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THE LIBRARY
OF

THE UNIVERSITY

OF CALIFORNIA

LOS ANGELES



t



In Vinculis.




THE LIBRARY

OF

THE UNIVERSITY

OF CALIFORNIA

LOS ANGELES



1.1' i>'-:<



THE LARGE PAPER EDITION OF THIS
VOLUME, CONSISTING OF FIFTY COPIES,
ALL OF WHICH ARE NUMBERED AND
SIGNED, WAS PRINTED IN DECEMBER,
iS88.



This is No.



V/




X



^.^«t>"j






IN VINCULIS.



r




IN VINCULIS.



BY



WILFRID SCAWEN BLUNT,

AUTHOR OF " THE WIND AND THE WHIRLWIND,"

"the love sonnets of PROTEUS,"

ETC., ETC.




LONDON
KEG AN PAUL, TRENCH & CO.

MDCCCLXXXIX.






DEDICATION.

TO THE

PRIESTS AND PEASANTRY OF IRELAND,

WHO FOR

THREE HUNDRED YEARS

HAVE PRESERVED THE TRADITION OF A

RIGHTEOUS WAR

FOR

Faith and Freedom.



R1 'y-i ^^



PREFACE.

In dedicating these poems to the priests and
peasantry of Ireland, their author desires to
acknowledge his deep gratitude towards them, not
for their sympathy only, and this was great, but for
much else which, though difficult to express, will
l)e divined in their perusal.

The earliest of the pieces, those headed " In
Vinculis," were with a few exceptions actually
written (on the fly-leaves of the Author's prayer-
book) in Galway and Kilmainham gaols. The
rest were either designed in prison or composed in
connection with the events of the time. They
record an episode in the writer's life to which, in
spite of many austerities and some real .suffering,
he cannot look back otherwise than with affection.
Imprisonment is a reality of discipline most useful



viii PREFACE.

to the mcxlern soul, lapped as it is in physical sloth
and self-indulgence. Like a sickness or a spiritual
retreat it purifies and ennobles ; and the soul
emerges from it stronger and more self-contained.
Alas, that these influences should so soon lose their
power ! — And yet, fall as we may from the higher
level, they do not wholly perish, but remain for us
a wholesome recollection and a standard of all that
we can imagine best for this life and another.

W. S. B.

Crabbet Park, Sussex,

Oct. 23, 1888.



CONTENTS.

SONNETS PAGE

I. From Caiaphas to Pilate I was sent .... i

II. Naked I came into the world of pleasure . . 2

III. Honoured I lived erewhile with honoured men 3

IV. How shall I build my Temple to the Lord . . 4

v. A prison is a convent without God 5

VI. There are two voices with me in the night . . 6

VII. Long have I searched the earth for liberty . . 7
VIII. 'Tis time, my soul, thou should'st be purged of

pride S

IX. Behold the Court of Penance. Four gaunt

walls f)

X. My prison has its pleasures. Every day . . 10

XI. God knows, 'twas not with a fore-reasoned plan it
XII. There are wrongs done in the fair face of

heaven 12

XIII. To do some little good before I die . . . . i^

XIV. I thought to do a deed of chiv.^Iry 14

XV. Farewell, dark gaol. Vou hold some better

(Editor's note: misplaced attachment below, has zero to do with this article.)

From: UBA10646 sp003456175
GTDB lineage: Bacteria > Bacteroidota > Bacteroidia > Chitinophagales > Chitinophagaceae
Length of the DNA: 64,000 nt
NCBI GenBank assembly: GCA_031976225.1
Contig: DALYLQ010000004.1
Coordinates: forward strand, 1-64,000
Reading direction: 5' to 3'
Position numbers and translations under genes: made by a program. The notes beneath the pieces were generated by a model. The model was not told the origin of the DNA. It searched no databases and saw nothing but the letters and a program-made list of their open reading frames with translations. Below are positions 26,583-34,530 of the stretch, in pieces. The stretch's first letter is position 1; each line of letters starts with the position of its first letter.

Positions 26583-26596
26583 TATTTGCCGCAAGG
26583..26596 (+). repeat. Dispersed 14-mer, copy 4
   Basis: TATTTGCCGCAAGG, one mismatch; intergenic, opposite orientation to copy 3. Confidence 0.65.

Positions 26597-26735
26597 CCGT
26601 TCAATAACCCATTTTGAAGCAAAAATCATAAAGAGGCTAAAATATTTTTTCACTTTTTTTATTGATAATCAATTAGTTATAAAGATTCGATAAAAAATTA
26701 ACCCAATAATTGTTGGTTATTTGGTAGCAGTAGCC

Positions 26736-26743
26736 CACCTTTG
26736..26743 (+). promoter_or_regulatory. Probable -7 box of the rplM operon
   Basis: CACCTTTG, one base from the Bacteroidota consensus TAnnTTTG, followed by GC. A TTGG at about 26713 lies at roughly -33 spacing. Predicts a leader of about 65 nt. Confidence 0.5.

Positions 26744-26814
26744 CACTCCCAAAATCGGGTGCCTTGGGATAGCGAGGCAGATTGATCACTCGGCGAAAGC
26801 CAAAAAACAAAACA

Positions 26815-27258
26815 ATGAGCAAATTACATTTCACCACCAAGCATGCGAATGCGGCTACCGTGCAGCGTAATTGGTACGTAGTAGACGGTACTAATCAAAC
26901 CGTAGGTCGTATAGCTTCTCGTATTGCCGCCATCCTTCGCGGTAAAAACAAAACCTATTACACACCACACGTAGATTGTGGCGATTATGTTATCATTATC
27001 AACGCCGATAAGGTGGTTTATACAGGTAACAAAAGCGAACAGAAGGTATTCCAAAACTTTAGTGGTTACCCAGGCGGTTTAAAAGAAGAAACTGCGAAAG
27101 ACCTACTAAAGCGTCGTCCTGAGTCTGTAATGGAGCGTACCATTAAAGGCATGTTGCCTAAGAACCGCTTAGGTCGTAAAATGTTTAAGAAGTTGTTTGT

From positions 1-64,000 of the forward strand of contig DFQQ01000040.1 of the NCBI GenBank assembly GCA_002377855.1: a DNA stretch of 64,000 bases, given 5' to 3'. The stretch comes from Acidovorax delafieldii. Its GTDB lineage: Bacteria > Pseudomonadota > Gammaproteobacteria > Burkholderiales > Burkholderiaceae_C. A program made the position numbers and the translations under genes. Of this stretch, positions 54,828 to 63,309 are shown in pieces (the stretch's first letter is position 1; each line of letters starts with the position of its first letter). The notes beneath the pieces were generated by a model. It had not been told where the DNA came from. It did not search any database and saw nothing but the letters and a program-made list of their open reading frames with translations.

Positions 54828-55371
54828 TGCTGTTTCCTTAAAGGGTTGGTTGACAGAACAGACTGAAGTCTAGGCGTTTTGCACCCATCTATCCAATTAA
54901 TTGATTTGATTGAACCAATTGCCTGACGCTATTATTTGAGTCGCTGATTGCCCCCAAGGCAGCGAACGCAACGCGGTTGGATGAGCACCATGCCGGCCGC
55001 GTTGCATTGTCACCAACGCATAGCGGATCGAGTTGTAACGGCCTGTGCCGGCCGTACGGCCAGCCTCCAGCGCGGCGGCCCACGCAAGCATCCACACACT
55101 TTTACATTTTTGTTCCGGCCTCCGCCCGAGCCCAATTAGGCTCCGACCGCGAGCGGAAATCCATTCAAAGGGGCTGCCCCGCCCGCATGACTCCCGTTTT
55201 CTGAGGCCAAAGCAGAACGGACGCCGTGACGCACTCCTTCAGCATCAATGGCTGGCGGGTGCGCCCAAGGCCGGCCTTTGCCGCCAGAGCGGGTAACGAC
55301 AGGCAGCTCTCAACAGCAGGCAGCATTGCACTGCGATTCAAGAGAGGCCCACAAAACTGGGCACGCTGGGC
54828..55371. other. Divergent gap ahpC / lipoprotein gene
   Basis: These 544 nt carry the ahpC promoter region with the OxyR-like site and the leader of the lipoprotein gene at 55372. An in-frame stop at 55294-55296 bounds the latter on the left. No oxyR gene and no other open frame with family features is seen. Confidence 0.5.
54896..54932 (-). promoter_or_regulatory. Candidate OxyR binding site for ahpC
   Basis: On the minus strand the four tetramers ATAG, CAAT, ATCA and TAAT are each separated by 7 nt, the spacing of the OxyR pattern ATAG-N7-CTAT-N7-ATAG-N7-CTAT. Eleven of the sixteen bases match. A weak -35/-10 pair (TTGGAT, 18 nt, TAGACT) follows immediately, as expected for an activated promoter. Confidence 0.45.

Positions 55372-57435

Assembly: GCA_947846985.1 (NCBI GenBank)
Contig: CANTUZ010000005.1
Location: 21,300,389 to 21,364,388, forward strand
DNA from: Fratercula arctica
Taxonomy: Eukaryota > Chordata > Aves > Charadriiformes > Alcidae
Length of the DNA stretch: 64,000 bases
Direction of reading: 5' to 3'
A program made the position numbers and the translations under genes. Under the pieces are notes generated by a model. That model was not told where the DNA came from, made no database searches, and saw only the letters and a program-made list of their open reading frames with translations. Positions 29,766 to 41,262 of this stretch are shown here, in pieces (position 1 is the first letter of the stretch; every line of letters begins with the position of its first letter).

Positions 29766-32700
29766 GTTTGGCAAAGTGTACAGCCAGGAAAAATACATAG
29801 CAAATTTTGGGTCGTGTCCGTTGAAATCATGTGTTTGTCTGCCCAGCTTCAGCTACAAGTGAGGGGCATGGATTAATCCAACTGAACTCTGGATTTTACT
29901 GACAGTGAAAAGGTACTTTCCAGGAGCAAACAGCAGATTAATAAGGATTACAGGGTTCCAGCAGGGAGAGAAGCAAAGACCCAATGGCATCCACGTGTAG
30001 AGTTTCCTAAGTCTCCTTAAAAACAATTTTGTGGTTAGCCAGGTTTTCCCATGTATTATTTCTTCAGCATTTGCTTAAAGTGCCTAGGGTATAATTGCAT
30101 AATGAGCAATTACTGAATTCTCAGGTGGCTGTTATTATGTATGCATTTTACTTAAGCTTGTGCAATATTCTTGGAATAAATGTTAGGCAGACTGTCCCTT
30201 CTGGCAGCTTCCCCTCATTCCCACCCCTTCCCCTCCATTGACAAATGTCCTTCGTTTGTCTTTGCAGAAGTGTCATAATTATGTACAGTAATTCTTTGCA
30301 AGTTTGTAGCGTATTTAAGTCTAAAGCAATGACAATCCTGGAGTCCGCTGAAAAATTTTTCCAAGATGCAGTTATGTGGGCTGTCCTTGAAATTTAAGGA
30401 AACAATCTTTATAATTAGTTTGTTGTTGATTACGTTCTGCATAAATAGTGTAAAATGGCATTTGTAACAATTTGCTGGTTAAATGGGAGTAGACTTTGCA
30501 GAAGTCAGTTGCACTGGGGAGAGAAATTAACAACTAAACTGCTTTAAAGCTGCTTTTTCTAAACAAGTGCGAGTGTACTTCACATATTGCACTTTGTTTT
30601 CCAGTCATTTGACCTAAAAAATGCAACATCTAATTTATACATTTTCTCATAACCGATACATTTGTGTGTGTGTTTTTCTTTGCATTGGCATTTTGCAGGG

hearts iq

XVI. No, I will smile no more. If but for pride . . 16

Remember O'Brien 17

Poor Erin 22

The Canon of Aughrim 21;



"IN VINCULIS."
SONNETS

WRITTEN IN PRISON.
I.

From Caiaphas to Pilate I was sent,

Who judged with unwashed hands a crime to me.

Next came the sentence, and the soldiery
Claimed me their prey. Without, the people rent
With weeping voices the loud firmament.

And through the night from town to town
passed we

'Mid shouts and drums and stones hurled heavily
By angry crowds on love and murder bent.

And last the gaol — what stillness in these doors !

The silent turnkeys their last bolls have shot,
And their steps die in the long corridors.

I am alone. My tears run fast and hot.
Dear Lord, for Thy griefs sake I kiss these floors

Kneeling — then turn to sleep, dreams troublcnot.



IN VINCULIS.



II.

Naked I came into the world of pleasure,

And naked come I to this house of pain.
Here at the gate I lay down my life's treasure,

My pride, my garments and my name with men.

The world and I henceforth shall be as twain.
No sound of me shall pierce for good or ill

These walls of grief. Nor shall I hear the vain
Laughter and tears of those who love me still.

Within, what new life waits me ! Little ease,
Cold lying, hunger, nights of wakefulness,

Harsh orders given, no voice to soothe or please.
Poor thieves for friends, for books rules meaning-
less ;

This is the grave— nay, hell. Yet, Lord of Might,

Still in Thy light my spirit shall see light.



SONNETS.



III.

Honoured I lived erewhile with honoured men

In opulent state. My table nightly spread
Found guests of worth, peer, priest and citizen.

And poet crowned, and beauty garlanded.

Nor these alone, for hunger too I fed,
And many a lean tramp and sad Magdalen

Passed from my doors less hard for sake of bread.
Whom grudged I ever purse or hand or pen ?

To-night, unwelcomed at these gates of woe
I stand with churls, and there is none to greet